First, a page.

Tag Archives: epistemic closure

A quick thought about an application of the Folk Theorem

Has anyone noticed that the Folk Theorem is a great conceptual paradigm with a lot of explanatory power for the incentive structures that exist in the Republican party right now? Here’s the excerpt from Wikipedia:

It is possible to apply this class of theorems to a diverse number of fields. An application in anthropology, for example, would be that in a community where all behavior is well known, and where members of the community know that they will continue to have to deal with each other, then any pattern of behavior (traditions, taboos, etc) may be sustained by social norms so long as the individuals of the community are better off remaining in the community than they would be leaving the community (the minimax condition).

This is why ‘epistemic closure‘ has made the Republican movement intellectually moribund. Republican social norms enforce an intellectual strait-jacket because its intellectual incoherence mandates a kind of suspension of rationality.The Republican movement is in the transitional state where the Folk theorem no longer applies at a growing intellectual margin. Consider very specifically David Frum’s untimely exit from the American Enterprise Institute after the publication of his essay ‘Waterloo‘ in March. And Gary Becker, the Economics Nobel Laureate in 1992, notes in an essay last may the ‘intellectual deterioration’ of the conservative movement, noting prominently:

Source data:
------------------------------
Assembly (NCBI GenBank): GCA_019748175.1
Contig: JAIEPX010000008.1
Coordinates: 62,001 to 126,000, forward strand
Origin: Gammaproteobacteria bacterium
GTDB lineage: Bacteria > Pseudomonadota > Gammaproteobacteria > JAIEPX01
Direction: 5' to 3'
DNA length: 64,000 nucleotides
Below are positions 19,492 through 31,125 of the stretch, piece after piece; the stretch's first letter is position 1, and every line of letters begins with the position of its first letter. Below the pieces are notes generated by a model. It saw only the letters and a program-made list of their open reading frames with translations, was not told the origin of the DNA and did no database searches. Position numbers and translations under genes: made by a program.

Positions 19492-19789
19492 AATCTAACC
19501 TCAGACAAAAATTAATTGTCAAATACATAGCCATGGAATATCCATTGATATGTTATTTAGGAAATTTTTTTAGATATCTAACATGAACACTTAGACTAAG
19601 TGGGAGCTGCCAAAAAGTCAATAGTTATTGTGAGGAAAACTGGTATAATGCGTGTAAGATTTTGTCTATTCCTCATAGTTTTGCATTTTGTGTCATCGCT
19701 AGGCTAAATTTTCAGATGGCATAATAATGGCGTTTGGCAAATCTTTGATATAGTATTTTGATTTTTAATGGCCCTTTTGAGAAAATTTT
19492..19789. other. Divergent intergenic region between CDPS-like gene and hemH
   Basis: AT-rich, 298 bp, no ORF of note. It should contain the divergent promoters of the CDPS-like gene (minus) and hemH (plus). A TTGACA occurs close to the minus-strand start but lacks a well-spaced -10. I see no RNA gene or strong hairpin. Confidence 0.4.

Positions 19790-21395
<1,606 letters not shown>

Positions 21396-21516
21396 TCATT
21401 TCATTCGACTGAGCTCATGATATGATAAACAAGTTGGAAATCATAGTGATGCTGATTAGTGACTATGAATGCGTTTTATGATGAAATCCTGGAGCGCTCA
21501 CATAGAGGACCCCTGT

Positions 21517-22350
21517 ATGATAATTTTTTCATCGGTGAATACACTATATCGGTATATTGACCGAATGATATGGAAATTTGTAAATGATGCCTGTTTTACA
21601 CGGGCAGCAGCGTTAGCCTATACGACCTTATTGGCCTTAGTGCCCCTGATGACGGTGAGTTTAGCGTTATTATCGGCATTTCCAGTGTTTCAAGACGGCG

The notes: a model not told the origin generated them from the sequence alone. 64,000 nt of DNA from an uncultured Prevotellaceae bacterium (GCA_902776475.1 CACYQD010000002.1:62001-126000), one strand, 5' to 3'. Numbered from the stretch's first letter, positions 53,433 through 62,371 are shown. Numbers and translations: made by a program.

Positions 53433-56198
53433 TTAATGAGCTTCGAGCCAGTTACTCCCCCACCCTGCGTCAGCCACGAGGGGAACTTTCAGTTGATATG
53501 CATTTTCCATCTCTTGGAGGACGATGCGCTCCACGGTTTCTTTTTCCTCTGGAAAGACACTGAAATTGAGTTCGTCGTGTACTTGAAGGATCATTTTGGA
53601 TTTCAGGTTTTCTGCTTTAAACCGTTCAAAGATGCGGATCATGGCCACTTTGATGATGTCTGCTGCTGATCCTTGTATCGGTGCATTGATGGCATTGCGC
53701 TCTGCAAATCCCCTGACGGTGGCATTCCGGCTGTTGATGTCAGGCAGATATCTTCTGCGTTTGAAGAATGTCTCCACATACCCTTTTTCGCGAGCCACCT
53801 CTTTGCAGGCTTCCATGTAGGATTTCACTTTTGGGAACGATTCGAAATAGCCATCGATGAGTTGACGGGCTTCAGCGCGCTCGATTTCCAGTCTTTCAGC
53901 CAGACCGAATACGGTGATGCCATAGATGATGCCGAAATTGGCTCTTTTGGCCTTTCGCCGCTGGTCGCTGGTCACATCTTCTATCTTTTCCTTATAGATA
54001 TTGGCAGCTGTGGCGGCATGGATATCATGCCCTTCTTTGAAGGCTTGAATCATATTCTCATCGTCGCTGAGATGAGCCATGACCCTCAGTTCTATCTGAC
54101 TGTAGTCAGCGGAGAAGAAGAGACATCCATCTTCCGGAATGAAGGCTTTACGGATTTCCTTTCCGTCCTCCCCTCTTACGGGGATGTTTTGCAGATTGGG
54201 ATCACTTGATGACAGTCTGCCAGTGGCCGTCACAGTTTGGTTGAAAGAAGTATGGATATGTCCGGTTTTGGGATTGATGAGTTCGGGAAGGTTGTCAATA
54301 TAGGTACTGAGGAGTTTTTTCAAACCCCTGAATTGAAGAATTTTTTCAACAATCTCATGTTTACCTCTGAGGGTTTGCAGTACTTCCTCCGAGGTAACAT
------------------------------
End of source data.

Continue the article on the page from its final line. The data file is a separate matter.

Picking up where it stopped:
My theme is the intellectual decline of conservatism, and it is notable that the policies of the new conservatism are powered largely by emotion and religion and have for the most part weak intellectual groundings. That the policies are weak in conception, have largely failed in execution, and are political flops is therefore unsurprising. The major blows to conservatism, culminating in the election and programs of Obama, have been fourfold: the failure of military force to achieve U.S. foreign policy objectives; the inanity of trying to substitute will for intellect, as in the denial of global warming, the use of religious criteria in the selection of public officials, the neglect of management and expertise in government; a continued preoccupation with abortion; and fiscal incontinence in the form of massive budget deficits, the Medicare drug plan, excessive foreign borrowing, and asset-price inflation.

I would also add the conservative opposition to gay marriage is another fracture point in the Republican meta-narrative. This is because legally speaking, marriage is just a package of contracts for specific things. In this light the debate over gay marriage is literally a debate over contract rights and if we can restrict them on the basis that only two people of different sexes can make these contracts. This puts Democrats in the same tent as the Libertarians on an issue of property rights, inasmuch as we can think of the restriction of the right to contract as a restriction on the kinds of property, both real and virtual, that you can structure through a marriage.

In any case, I think that this country loses something when the Democrats cannot be challenged by real, intellectually rigorous arguments from the Republican umbrella and there is no viable third party, at least not yet.

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